• Remember to start in the center and work to each end and then roll your chair to the middle of the other side and finish the other side.

Finishing the Pin Basting:

  • After basting the part of the quilt that is on the top of the table, reach under the layers and remove the bull clips holding the backing down. Just flip out the under clip end and placing your thumb on the bull clip, pull it out. Do this with all of the bull clips.
  • Slide the quilt to one side to get a section up onto the table that has not been pin basted.
  • Use the bull clips on three sides to anchor the quilt backing only down. The fourth side already has pins in it and will be hanging down onto the floor. The weight of the quilt will hold enough tension on the quilt that you don't have to clip.
  • Smooth the batting out and then smooth the quilt top out. Run your hand over the top to feel if there are any folds that you can feel through the layers. If you canfeel any lumps, lift up the quilt top and smooth out the batting one more time.
  • Now add pins to that area on top of the table starting in the center again and working to each end. Begin pinning at the place where you ended off.
  • Move the quilt as before, adding pins until the top it is all pinned.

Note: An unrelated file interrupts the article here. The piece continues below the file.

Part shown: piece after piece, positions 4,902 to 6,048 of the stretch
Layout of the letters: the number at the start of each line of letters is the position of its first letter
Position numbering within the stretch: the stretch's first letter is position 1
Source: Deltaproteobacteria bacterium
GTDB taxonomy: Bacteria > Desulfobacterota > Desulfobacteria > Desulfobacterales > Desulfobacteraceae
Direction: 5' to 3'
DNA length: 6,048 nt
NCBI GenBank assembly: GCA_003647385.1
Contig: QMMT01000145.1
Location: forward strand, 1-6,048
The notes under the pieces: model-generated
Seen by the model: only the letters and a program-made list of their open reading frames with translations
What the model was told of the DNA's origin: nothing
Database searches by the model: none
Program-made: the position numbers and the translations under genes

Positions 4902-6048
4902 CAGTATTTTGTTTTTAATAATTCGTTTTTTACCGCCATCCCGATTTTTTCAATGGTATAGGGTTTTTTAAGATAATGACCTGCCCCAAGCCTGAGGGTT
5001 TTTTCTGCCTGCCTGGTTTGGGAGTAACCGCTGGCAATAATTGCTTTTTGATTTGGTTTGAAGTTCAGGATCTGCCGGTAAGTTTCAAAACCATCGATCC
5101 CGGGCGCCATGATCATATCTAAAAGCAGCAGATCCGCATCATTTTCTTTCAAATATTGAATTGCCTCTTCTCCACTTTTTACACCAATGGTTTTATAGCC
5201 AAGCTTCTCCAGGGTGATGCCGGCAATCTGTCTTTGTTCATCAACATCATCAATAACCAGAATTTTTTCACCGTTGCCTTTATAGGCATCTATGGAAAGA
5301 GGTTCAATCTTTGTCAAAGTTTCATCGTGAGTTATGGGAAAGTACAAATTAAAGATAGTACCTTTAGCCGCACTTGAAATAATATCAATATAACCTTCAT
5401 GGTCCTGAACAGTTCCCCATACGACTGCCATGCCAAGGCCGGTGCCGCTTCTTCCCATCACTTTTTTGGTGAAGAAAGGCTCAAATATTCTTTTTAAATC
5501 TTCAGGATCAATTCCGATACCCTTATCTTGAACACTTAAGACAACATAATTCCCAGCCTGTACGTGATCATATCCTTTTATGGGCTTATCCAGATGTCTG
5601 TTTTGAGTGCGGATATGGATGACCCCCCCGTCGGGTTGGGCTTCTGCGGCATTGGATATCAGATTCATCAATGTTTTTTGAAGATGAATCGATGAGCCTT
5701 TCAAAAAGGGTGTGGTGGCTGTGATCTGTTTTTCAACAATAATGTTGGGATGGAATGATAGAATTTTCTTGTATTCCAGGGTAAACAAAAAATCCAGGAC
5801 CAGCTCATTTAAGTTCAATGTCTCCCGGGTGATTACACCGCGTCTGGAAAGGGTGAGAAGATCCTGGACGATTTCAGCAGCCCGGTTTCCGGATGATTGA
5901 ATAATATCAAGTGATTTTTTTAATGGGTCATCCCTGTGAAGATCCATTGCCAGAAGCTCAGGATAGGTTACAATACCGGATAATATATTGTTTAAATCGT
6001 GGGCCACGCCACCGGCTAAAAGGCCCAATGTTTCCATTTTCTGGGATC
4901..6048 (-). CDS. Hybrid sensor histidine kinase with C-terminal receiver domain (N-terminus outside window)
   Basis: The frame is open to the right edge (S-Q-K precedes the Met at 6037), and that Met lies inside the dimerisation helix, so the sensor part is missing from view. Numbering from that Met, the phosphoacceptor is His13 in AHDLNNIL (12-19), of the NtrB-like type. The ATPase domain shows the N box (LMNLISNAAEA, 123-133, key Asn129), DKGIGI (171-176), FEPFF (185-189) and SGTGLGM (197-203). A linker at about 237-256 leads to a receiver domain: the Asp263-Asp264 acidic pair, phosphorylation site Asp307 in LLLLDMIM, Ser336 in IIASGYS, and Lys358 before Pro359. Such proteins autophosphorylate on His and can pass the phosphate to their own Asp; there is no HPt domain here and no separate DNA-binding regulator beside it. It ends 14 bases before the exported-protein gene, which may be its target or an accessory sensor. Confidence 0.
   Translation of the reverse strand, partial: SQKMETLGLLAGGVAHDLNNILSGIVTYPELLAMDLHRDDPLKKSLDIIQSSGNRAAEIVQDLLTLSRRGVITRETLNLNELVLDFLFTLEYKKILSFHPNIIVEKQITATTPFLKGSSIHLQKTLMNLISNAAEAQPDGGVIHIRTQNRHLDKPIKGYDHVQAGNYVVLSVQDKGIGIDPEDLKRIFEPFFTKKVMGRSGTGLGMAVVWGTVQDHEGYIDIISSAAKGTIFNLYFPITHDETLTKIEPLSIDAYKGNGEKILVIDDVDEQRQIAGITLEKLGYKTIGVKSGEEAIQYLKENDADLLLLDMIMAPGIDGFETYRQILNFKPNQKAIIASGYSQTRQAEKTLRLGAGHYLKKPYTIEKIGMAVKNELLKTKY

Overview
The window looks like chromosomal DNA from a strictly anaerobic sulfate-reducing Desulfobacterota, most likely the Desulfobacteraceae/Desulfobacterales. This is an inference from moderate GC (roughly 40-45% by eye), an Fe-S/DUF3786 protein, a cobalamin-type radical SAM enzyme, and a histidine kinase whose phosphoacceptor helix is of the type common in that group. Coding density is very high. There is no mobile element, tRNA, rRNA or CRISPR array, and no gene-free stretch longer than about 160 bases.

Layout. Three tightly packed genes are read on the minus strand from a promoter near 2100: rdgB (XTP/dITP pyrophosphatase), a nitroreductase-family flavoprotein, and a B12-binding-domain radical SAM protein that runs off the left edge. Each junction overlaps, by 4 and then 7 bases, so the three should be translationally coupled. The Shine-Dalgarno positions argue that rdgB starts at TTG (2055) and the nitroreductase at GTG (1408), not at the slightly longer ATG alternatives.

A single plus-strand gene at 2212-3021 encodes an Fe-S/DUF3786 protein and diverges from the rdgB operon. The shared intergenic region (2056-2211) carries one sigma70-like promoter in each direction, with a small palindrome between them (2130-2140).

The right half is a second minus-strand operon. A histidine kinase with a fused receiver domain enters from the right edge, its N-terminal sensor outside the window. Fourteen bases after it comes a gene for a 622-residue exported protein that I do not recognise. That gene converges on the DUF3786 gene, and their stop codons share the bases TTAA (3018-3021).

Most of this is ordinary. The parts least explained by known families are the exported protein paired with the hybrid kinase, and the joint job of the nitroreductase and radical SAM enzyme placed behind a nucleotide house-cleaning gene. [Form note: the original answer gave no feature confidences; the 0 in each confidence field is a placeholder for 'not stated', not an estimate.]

Trimming Before Quilting:

  • Lay the pin basted quilt sandwich on the table and trim (be careful!) the batting and backing to 2" BEYOND the edge of the quilt. Read that sentence again, please. The batting and backing need to be sticking out beyond the edges of the quilt top during the quilting, Don't leave too much hanging beyond or it will get flipped back and caught within the quilting. Then you'd have to do some ripping..oops - reverse sewing.
  • Now you are ready to take the sandwich and either machine quilt or hand quilt.

A Couple Little Extra Tips:

  • The table I use for basting is the type of table that you find at churches, community centers, and quilt shops. You can make arrangements to use the table for an hour or so to baste your quilt at any of these places. I have purchased one and it folds up to fit underneath a bed or slide behind a couch. Then it comes out for basting your quilt or for the next party your going to give.
  • You may ask why I don't use a kitchen counter top or an old door to baste on. The clips that I like to use don't open wide enough to fit over the edge of the counter or old door. These office tables have a thinner top.
  • I like sitting down to baste rather than stand and bend over. It is better for your back and especially if you have some foot, ankle or hip problems. Sitting is a lot easier on your body.
  • If you would like to stand you can raise the table higher by purchasing a piece of PVC pipe that is a little larger in diameter than your table legs. Cut the pipe into 4 pieces about 6" or so long and place them onto the table legs. The legs bend so the PVC will stop at the bend and raise the table up. The length that you cut the PVC is determined by the height that you want your table to be.

Good Luck on your quilting!
Copyright 2002 Dori Hawks www.thequiltercommunity.com